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Broccoli Raab

Broccoli Raab Plate

As we wait for the beginning signs of Spring, the farmers market still provides a bounty of tasty, late season winter greens. It is worthwhile to enjoy them while they are lush and robust. Let’s not lose sight of their benefit to our health either. They are especially impactful in cognitive function and, I don’t know about you, but I was feeling a little of the winter fuzzies. Some bright green veggies are bound to help.

Broccoli Raab

As discussed in an earlier blog on collard greens, I am a fan of veggies. I have a special affection for bitter flavors and broccoli raab, aka rapini, is at the very top of my favorite greens list. Raab, while a brassica, is a closer relative to turnips and mustard greens than it is to broccoli. Raab came to us from the Mediterranean and has, to some palates, an impossibly bitter flavor. If broccoli puts you off, raab probably won’t become a favorite.

It is a natural human reaction to be displeased by bitter flavors. Our palates are particularly tuned to detect bitterness for good reason. Many poisons are bitter and it is no doubt a built in human response to question bitter flavors. Bitter is a double edged sword, however. We have discovered that many bitter foods contain compounds that protect us and have positive health influences. From the standpoint of cuisine, bitter provides that delectable balance that adds depth and complexity to our cooking.

In terms of balancing bitter flavors, fat is your friend. Serve strong flavored greens with sausage or confit and lots of excellent quality extra virgin olive oil. One of my favorite dishes is pasta with sausage, clams and broccoli raab. In January, I couldn’t get enough of the McEvoy Ranch Olio Nuovo with broccoli raab. Alas, the Olio Nuovo is gone for another year but the new 2018 McEvoy Ranch Extra Virgin Olive Oil is brilliant.

There is a distinguished and elegant book titled “Bitter” written by Jennifer McLagan. The book is full of creative recipes, a thorough background on bitter flavors in cuisine and nutrition and stunning photography. She has provided a simple recipe for braised rapini which I will share with you.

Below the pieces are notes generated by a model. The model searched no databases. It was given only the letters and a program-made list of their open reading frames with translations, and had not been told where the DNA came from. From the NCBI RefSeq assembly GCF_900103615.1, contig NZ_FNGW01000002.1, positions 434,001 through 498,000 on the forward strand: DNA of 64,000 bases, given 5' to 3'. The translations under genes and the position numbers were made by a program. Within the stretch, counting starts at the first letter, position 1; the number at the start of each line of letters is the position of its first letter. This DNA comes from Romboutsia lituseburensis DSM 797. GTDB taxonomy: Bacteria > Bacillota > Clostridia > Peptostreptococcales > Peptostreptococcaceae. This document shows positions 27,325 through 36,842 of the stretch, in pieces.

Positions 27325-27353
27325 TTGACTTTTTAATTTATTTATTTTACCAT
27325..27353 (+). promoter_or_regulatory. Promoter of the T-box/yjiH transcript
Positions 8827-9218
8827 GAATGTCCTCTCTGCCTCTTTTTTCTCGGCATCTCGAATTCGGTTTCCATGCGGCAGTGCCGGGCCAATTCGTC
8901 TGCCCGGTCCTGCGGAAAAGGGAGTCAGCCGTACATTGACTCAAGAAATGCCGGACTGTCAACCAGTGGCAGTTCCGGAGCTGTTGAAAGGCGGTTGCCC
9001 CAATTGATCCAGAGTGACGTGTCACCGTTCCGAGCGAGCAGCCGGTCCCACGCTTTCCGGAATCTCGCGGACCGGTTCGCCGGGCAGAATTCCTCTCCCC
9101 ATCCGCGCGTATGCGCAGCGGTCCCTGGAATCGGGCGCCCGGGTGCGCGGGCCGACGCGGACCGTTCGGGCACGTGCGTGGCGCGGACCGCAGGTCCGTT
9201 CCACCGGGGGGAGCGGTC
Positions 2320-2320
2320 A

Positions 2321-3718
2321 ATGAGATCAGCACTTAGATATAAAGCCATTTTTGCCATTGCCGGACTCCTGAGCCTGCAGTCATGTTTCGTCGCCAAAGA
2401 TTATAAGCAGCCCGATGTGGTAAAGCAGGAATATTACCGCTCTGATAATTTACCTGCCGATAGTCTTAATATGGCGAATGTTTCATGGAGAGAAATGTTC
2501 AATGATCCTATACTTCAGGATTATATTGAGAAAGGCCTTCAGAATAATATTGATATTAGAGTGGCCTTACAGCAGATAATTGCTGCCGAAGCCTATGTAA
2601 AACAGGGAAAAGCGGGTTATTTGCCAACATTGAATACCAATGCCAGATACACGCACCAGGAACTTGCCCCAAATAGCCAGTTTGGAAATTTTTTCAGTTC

Bitter book

 

Braised Rapini with Garlic and Chile
Serves 2 or 3

1 bunch rapini, about 17 -1/2 ounces
3 tablespoons extra virgin olive oil - (McEvoy Ranch Traditional Blend)
3 or 4 cloves of garlic
1 serrano chile or a large pinch of chile flakes
Sea salt and freshly ground black pepper
Trim the rapini stems at the base; I usually cut off about 1 inch or so. Drop the rapini into a sink of cold water and swoosh it around. Pull out pieces, cut off the thicker stems and toss the leaves and florets into a colander. Slice the stems into ½ inch pieces.

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In a large saucepan with a lid, heat the olive oil over medium heat and add the garlic and the whole chile. Lower the heat and cook gently, stirring from time to time. As soon as the garlic begins to color, add the rapini stems and season with salt. Cook stirring, until they render their liquid, about 3 minutes.

Add the rest of the rapini and the chile flakes, if using. Stir until the rapini begins to wilt, then cover and cook over low heat until the rapini is soft, about 10 minutes. Check the seasoning and remove the whole chile before serving.

This basic method of cooking raab can be turned into a sauce for pasta. You can add clams and/or sausage for a pasta sauce or just to enjoy on its own. A big drizzle of extra virgin olive oil and a squeeze of lemon completes the dish perfectly. We might want to add a healthy grating of Parmesan - just in case!

Enjoy!

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